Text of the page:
Binary shifts in the global markets may determine the outcome for U.S. growth in 2015. The drastic fall of oil prices in 2014 led to cheaper gasoline, positive news for consumers and heavy users of fuel such as airlines. Meanwhile, the U.S. dollar has climbed steadily higher, putting pressure on U.S. exporters who face higher costs compared to global competitors. So which force will ultimately pull the economy in its direction? While the finish line is not yet in sight, the momentum appears to be on the dollar’s side. Several exporters have stated that dollar-related struggles hurt their profitability in the first quarter, and according to FactSet, earnings of publically traded companies in the first three months of 2015 are on track to decline 3.3% year over year, the first annual drop since 2012. Additionally, consumers remain sitting on the sidelines, opting to augment their rainy day funds instead of injecting cash into the economy. The savings rate jumped to 5.7% in January and February from 4.7% in the second half of 2014. U.S. exporters have several levers they can use to try to get ahead of a strong dollar, such as raising prices, reducing capital expenditures or moving production overseas to protect their earnings. Unfortunately, these maneuvers would negatively impact domestic growth, and tactics such as increasing prices are difficult to execute without hurting sales. For example, Consumer-goods giant Proctor and Gamble Co., who raised prices to offset currency issues in developing countries, said last week that their decision to do so contributed to a 2% drop in sales volume in the first quarter of 2015. As we move through the second quarter, economic data points should paint the picture of whether or not the dollar’s Q1 win will be here to stay.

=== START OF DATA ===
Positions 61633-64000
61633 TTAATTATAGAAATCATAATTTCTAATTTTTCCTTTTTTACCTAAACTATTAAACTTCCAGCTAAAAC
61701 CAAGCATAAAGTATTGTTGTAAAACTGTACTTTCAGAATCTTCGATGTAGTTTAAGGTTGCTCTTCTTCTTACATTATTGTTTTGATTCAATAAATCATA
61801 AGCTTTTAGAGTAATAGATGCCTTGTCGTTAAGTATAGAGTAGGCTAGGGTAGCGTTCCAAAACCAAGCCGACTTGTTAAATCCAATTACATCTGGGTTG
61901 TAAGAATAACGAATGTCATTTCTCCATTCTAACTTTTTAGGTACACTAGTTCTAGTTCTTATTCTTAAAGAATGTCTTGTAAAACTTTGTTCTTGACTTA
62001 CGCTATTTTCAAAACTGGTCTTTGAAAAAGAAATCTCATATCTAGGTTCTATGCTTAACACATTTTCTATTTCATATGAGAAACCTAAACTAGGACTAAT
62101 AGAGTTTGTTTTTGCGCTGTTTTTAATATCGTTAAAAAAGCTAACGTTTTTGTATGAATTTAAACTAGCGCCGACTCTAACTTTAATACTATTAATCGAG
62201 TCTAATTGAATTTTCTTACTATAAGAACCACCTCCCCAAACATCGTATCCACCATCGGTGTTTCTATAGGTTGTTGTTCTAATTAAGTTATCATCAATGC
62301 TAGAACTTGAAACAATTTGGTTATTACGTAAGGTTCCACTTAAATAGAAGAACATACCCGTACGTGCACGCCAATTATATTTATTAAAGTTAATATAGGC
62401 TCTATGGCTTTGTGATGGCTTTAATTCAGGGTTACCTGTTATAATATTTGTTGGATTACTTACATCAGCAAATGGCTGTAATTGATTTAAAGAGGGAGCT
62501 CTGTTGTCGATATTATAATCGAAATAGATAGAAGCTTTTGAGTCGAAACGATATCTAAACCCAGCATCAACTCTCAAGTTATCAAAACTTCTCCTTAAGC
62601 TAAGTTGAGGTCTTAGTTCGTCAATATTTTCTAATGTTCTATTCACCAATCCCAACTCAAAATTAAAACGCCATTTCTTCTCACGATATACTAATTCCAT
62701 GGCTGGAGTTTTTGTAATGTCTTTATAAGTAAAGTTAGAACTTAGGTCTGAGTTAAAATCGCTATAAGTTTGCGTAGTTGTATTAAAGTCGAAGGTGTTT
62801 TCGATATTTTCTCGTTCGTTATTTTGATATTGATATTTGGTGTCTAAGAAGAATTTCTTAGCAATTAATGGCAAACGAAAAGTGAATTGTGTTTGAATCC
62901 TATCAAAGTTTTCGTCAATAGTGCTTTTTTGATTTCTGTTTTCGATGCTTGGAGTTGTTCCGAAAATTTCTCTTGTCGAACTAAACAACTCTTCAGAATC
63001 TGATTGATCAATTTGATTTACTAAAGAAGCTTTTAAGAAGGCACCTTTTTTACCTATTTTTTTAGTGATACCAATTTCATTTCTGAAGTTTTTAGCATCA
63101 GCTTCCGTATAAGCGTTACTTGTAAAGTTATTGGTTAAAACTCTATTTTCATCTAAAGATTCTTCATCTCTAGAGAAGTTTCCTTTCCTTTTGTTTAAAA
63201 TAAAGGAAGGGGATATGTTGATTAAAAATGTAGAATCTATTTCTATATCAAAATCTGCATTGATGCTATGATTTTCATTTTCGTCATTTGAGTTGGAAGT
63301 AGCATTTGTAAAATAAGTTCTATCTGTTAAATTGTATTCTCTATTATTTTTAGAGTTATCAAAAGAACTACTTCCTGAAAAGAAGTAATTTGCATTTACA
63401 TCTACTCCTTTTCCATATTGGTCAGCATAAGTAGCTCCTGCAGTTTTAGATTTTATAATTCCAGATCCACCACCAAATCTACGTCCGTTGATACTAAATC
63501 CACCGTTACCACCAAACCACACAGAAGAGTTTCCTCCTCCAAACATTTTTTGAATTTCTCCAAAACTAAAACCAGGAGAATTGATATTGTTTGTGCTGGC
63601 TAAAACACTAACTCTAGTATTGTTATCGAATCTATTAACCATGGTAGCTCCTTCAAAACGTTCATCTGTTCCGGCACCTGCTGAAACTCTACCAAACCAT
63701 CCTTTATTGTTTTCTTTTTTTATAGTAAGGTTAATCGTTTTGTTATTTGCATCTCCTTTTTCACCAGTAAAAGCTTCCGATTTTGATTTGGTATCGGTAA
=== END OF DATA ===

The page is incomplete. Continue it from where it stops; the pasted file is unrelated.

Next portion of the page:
Source: FactSet, New York Times, Wall Street Journal